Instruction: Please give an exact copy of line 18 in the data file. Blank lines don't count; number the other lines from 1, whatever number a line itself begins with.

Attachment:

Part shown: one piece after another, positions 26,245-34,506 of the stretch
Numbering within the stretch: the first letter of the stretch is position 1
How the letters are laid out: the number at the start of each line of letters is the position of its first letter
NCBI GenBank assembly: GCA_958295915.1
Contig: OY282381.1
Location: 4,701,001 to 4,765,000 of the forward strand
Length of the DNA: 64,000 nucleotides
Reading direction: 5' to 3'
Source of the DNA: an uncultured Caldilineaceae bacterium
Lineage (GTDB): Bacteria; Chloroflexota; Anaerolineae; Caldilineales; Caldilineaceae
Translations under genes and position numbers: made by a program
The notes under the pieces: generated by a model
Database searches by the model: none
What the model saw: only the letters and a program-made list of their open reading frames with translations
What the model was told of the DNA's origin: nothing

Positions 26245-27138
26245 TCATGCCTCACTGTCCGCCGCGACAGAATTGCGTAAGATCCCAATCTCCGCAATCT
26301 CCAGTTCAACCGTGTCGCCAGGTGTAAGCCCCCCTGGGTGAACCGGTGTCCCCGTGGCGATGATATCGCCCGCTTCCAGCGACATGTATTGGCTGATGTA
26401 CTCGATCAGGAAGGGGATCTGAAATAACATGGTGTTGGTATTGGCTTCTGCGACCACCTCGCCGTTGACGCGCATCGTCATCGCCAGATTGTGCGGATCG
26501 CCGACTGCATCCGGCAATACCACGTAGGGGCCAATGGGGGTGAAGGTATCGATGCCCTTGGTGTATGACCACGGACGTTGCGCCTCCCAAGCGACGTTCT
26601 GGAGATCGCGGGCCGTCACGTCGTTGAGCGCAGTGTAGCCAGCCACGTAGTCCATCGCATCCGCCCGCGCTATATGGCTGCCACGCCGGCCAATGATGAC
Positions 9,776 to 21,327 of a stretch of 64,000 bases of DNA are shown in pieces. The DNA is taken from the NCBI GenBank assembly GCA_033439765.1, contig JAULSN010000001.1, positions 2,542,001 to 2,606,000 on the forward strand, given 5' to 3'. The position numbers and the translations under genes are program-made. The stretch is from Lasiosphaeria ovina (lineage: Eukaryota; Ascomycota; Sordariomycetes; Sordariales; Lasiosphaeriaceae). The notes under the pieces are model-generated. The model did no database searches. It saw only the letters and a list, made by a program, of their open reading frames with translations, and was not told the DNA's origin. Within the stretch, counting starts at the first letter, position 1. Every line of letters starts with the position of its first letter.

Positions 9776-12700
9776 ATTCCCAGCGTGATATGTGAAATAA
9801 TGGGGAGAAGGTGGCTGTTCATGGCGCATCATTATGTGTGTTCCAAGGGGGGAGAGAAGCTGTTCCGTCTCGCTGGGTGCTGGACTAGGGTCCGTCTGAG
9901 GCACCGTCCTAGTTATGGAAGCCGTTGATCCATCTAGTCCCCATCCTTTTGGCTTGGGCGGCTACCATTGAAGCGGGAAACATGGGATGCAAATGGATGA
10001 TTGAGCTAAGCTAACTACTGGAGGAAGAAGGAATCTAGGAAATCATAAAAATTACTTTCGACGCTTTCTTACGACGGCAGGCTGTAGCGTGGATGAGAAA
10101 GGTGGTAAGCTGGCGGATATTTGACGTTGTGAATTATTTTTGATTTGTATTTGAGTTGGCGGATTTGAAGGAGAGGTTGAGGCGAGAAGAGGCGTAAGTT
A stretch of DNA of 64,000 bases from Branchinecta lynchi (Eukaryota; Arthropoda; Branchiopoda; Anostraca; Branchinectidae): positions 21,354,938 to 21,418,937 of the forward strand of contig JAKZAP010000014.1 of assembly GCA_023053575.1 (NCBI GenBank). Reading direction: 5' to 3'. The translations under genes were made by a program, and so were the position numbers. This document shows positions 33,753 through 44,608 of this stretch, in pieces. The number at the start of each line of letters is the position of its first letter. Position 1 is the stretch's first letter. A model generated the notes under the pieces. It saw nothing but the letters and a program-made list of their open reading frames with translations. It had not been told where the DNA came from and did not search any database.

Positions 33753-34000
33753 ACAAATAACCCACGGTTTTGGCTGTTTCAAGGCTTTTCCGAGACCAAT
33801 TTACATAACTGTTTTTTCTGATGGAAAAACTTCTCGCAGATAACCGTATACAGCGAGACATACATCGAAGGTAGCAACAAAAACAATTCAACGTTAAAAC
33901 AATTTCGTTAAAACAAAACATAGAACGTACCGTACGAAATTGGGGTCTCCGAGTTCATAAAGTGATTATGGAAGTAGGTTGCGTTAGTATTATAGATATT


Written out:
26301 CCAGTTCAACCGTGTCGCCAGGTGTAAGCCCCCCTGGGTGAACCGGTGTCCCCGTGGCGATGATATCGCCCGCTTCCAGCGACATGTATTGGCTGATGTA